Over the past two decades working as a Sommelier in several capacities in Toronto, I have had the privilege of witnessing the rise of Canadian wine, perhaps growth like we may not see again. The depth, breadth and quality of wine has never been stronger and I like to think that is in part due to the influx of women working in the vineyards and in the wineries. In celebration of International Women’s Day (it should be a month in my humble opinion), it’s time to take a closer look at who some of the players are and what they have accomplished.
In examining the current climate, I have to admit that the numbers are still woefully low for women influencing our wine scene, and even worse for diversity. While I have seen some positive change in these areas I think we can all agree we still have a long way to go.
“It would seem that women start into the oenology and viticulture programmes, but they don’t stay in the field,” noted Kelly Mason during a conversation with me a few years ago. It poses an interesting dilemma: if women are attracted to this field and excel in academics, why are they not staying in it? How can we mentor and foster their growth that clearly needs care past the university door? It’s worth noting Kelly has made huge strides of her own in both supporting upcoming women and in creating the incredible wines of Mason Vineyard amongst others.
“It’s exciting to see more and more women become part of the Canadian wine industry. They’re an important part of our dynamic industry.” – Magdalena Kaiser
My own personal takeaway is that we need to continue to support and grow this community by offering opportunities and being sounding boards for other women. This can be done through mentorship, volunteering or just simply straight-up supporting women. While I can attest to the fact that this is not always easy – because sometimes motives are met with suspicion and women are sometimes jockeying for position in what is still an all too familiar bro club – we have to continue to try. No woman should feel like an island in an industry that can be tough to break into and even tougher to establish oneself in, and we don’t want to miss the opportunity of fostering a better future here in the Canadian wine scene.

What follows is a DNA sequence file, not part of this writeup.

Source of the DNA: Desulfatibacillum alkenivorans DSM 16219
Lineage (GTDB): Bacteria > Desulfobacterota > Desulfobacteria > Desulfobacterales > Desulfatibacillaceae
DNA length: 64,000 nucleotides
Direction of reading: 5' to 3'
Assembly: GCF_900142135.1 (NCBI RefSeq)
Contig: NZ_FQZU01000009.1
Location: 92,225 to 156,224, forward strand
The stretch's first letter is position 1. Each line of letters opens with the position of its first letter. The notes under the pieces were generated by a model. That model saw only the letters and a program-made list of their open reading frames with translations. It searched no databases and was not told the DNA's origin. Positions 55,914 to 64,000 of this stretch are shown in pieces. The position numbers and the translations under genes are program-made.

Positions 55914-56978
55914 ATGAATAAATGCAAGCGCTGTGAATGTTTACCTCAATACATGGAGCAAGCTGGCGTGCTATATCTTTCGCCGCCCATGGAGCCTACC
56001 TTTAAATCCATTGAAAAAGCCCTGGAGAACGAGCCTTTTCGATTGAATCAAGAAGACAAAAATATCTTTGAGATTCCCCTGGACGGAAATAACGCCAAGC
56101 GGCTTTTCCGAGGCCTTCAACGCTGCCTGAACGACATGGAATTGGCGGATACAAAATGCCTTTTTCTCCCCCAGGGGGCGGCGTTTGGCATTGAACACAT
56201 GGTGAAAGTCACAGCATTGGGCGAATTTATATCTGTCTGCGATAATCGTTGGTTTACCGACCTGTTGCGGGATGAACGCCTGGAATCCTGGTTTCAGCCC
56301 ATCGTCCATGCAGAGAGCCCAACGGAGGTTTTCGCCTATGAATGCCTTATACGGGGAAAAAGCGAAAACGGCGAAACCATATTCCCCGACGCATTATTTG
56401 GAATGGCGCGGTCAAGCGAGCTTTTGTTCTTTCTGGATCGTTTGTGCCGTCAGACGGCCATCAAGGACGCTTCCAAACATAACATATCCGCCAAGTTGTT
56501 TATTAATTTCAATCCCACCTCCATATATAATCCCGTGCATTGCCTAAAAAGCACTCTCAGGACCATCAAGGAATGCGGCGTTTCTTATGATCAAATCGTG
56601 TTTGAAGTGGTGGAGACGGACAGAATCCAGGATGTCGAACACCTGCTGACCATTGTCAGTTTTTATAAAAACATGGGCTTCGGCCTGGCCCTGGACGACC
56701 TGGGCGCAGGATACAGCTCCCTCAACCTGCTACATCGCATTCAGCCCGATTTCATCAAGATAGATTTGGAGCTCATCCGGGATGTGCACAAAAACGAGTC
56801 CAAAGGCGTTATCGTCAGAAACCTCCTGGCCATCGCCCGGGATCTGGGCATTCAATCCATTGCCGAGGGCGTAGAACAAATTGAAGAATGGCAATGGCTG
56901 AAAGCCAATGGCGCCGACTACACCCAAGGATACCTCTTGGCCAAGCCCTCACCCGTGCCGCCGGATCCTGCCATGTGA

All of this being noted, I would like to take a moment to appreciate what strides have been made, and celebrate some amazing trailblazing women who are making a difference daily. Here are a few of my favourites, although it is by no means an exhaustive list. Check out their wines and support our local women in wine this month and raise a glass to them, with their own delicious and unique wines:
Ann Sperling: Director of Winemaking and Viticulture at Southbrook in Niagara
Ann has been a leading force in the Canadian movement towards organic and biodynamic fine wine. Raised on a family vineyard in Kelowna Ann was passionate early on regarding the balance of fruit quality and its effect on the finished wine. She studied at UBC in Food Sciences and entered the wine industry full time back in 1984. She now crafts the magnificent organic wines at Southbrook as well as those at Sperling Vineyards in Kelowna and if all that was not enough, ancient malbec in Mendoza.
My favourite wine: 2018 Laundry Pinot Noir
Melissa Paolicelli and Angela Marotta: Proprietors, Two Sisters Vineyards in Niagara
Founded and run by this dynamic duo, they are responsible for bringing premium experiences to the wine scene in Niagara through delicious cuisine, beautiful vistas, curating amazing guest experiences and supporting the evolution of top quality wines for over a decade. Through this time they have not only embraced their local community through supporting women through charity work, but promote women within their own business.